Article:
Five Steps to Planning

I have often felt that I have a failure of imagination when it comes to figuring out what most people do in their jobs all day. Lately, being in London, with my routines turned upside-down, I am failing to understand what I do all day.

My husband reminds me that if I am spending 3-5 hours several nights a week on the phone with clients, and another 4-6 hours during the day working on projects, plans, etc for them, I am actually working.  What I am not doing that generally takes up a large percentage of my time, is meeting with potential and past clients and I’m not doing any workshops.  I was, during the hours I generally spend on those activities, going to be organizing my computer files; updating my website; all manner of making things better.  But I’ve not consistently done any of that.

What this has done for me is to confirm (as if it needed confirmation yet again) how important real planning is.

I use the word “real” advisedly.  Wikipedia (a source for which I have—like many others—a love/hate relationship) defines a plan as “…any diagram or list of steps with timing and resources, used to achieve an objective.”  I’m leaning toward love here.  It’s the timing and resources that really entrances me.

So my “plan” for our 7 weeks here consisted of a wish, an idea, a though about things I want to do.  But without clear action steps, a timeline, and objectives (those pesky short-term things you want to achieve that are measurable and specific), failure is more likely than success.

So on the long train ride back from Edinburgh yesterday, I resolved to spend time today and tonight developing my plan for the rest of my time here in England (about 3-1/2 more weeks).  By doing that, I can guarantee that I will spend less time and accomplish more than I have in the past 3-1/2 weeks.  Planning will do that for you.

This being a short-term thing, my planning process will not be elaborate, though truth to tell, spending too much time on your plan often turns out to be counterproductive.  Too often we spend so much time planning, we don’t actually get to the point of working the plan.  So:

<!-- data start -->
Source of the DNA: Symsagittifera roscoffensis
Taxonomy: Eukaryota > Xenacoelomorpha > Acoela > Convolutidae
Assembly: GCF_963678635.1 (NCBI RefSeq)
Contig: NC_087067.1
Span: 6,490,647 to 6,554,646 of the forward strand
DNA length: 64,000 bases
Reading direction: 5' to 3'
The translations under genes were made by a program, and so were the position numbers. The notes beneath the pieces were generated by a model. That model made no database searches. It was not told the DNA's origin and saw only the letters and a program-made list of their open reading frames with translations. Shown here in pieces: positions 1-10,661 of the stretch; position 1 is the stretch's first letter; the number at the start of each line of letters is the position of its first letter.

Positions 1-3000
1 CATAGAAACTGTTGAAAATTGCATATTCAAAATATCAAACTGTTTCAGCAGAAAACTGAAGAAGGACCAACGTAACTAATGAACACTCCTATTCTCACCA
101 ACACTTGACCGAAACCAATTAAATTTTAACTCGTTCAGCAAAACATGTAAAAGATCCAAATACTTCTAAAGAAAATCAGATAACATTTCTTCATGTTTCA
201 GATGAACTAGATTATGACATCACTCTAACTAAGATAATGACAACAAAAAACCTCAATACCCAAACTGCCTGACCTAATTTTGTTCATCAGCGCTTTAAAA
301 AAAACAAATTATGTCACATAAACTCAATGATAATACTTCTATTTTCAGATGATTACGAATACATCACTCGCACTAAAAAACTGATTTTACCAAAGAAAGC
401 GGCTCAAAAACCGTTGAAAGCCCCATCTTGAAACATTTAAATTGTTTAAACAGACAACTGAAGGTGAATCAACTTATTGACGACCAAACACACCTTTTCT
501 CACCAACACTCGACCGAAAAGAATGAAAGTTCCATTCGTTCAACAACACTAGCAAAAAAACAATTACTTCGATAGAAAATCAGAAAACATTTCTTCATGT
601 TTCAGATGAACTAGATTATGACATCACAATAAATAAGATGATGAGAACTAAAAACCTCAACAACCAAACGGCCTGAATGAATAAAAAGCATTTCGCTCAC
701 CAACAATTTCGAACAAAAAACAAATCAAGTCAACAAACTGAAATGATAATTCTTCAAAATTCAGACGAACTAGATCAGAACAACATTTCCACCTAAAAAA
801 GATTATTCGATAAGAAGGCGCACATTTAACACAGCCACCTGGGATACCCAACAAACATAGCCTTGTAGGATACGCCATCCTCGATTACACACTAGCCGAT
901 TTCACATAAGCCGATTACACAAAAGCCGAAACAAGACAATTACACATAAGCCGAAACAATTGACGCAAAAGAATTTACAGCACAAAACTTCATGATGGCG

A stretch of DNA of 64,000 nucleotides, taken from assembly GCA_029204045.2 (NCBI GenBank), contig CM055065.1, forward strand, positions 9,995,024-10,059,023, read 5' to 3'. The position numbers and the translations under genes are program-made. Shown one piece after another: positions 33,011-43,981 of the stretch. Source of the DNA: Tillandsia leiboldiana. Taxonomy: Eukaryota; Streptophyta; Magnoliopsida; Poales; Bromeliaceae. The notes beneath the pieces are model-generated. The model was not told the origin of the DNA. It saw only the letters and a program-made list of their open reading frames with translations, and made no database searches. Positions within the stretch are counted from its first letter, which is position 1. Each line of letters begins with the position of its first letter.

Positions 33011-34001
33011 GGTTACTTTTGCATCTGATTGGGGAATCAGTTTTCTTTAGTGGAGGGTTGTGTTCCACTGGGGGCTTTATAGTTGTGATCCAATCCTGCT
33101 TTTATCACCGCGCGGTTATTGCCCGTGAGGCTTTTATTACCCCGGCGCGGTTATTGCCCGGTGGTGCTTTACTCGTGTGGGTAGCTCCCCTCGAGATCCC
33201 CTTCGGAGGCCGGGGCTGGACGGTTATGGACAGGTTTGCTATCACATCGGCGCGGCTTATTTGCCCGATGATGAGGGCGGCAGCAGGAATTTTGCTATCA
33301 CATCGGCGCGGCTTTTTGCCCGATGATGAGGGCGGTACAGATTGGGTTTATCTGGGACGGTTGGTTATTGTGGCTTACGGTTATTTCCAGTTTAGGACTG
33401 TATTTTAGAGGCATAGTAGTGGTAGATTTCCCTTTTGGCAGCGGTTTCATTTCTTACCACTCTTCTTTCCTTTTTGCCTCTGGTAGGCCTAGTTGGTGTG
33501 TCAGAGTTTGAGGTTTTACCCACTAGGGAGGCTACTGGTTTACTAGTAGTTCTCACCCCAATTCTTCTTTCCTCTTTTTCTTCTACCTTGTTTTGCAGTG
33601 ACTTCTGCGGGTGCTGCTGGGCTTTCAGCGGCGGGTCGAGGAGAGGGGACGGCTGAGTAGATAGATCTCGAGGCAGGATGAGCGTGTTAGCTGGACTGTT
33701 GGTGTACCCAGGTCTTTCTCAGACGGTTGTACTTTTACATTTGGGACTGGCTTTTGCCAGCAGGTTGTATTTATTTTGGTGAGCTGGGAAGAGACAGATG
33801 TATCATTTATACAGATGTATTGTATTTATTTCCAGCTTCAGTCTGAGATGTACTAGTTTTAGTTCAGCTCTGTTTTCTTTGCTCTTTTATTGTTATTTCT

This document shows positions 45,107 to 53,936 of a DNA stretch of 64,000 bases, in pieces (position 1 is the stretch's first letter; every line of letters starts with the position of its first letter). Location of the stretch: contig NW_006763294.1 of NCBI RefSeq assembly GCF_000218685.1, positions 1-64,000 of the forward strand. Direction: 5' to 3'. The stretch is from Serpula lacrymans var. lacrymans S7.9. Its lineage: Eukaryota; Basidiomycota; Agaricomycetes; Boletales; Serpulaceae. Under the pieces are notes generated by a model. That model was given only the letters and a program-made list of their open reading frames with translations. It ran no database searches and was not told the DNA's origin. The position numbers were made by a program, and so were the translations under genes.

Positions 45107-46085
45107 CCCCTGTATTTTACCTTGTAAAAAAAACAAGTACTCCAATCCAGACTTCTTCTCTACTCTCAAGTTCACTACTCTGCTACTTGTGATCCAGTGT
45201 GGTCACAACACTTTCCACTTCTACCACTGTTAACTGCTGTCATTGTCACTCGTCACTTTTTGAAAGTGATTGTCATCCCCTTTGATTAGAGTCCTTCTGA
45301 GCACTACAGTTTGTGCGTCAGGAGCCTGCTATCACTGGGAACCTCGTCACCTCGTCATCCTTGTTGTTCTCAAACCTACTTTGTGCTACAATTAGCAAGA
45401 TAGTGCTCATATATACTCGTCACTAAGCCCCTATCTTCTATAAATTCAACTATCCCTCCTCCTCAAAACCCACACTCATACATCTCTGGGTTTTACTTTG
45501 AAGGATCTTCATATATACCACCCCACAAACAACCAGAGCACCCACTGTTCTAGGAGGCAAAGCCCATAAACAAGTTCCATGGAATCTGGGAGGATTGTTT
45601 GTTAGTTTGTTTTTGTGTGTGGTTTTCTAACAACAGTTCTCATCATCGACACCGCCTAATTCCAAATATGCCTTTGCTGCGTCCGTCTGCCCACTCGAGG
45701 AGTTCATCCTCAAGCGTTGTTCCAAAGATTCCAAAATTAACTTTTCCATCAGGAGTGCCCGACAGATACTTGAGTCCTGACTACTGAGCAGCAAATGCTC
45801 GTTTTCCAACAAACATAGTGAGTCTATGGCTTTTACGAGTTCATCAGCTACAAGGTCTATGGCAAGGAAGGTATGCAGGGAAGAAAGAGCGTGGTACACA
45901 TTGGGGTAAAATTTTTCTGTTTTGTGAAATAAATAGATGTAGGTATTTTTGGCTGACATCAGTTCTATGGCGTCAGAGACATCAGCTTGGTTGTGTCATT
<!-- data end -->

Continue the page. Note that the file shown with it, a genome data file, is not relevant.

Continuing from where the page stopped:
1. My first step will be to develop clear-cut objectives:  What are the 2-4 things I want to accomplish before the end of July?  These already have one of the two needed measurements—time.  Everything will be completed by July 27th.  In order to ensure that I am productive, I also need to figure out what else I must measure.  For me, that generally means quantity—how many files, for example, will I go through and organize?
  2. For each objective, I next need to outline specific steps—what action do I need to take to get from point A (where I am now) to point B (where I say I will be by July 27th)
  3. I can’t, of course, assume that each step will get done “by July 27th” or, if I’m honest with myself, I will be starting it all sometime on the 25th of the month.  So I must develop a timeline for each objective, and put each step somewhere along the continuum.
  4. Which is why I always suggest putting things into a calendar, where you can see the tasks you’ve set for yourself.  Have I spaced my actions in such a way that I will be able to accomplish them on time?  Or have I fantasized that I will do all these things that first week, leaving me nothing but frustrated?
  5. This suggests—and it is a good suggestion—that as you develop your timelines, you realistically consider how long something will take.  This is often hard:  for example, some of my computer files are very short—they will literally take me 10 minutes to open up, review, then rename, re-file, move to trash, or just shut down and indicate in some way (to be defined in my plan!) that this file has been completed.  Others have many sub-files.  They will take longer).  I will need to make an educated guess as to the average amount of time I will spend with each file so I can meet my goal.

Once I complete these 5 steps, my job will be to follow my plan, making necessary adjustments to it as I go.  As I do this—work my plan—I will no longer have a failure of understanding.  I will know exactly what I am doing, why I am doing it, and how I can be most successful.

 

Janet Levine works with nonprofits, helping them to increase their fundraising capacity and be more productive.  Learn more at http://janetlevineconsulting.  While there, sign up for the free monthly newsletter.

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About janetlevineconsulting

For over 20 years, Janet Levine has worked for and with nonprofit and educational organizations, helping to grow their advancement programs. Her consulting company, Janet Levine Consulting, serves a wide range of organizations from small, all-volunteer agencies to major national organizations. She regularly teaches courses in non-profit management, fundraising and grant development, both face-to-face and online at http://courses.lmlearningstation.com/. In addition to her nonprofit work, Janet brings years of experience as a business and sales manager in the for-profit sector. She has an MBA from the Graziadio School of Business at Pepperdine University.
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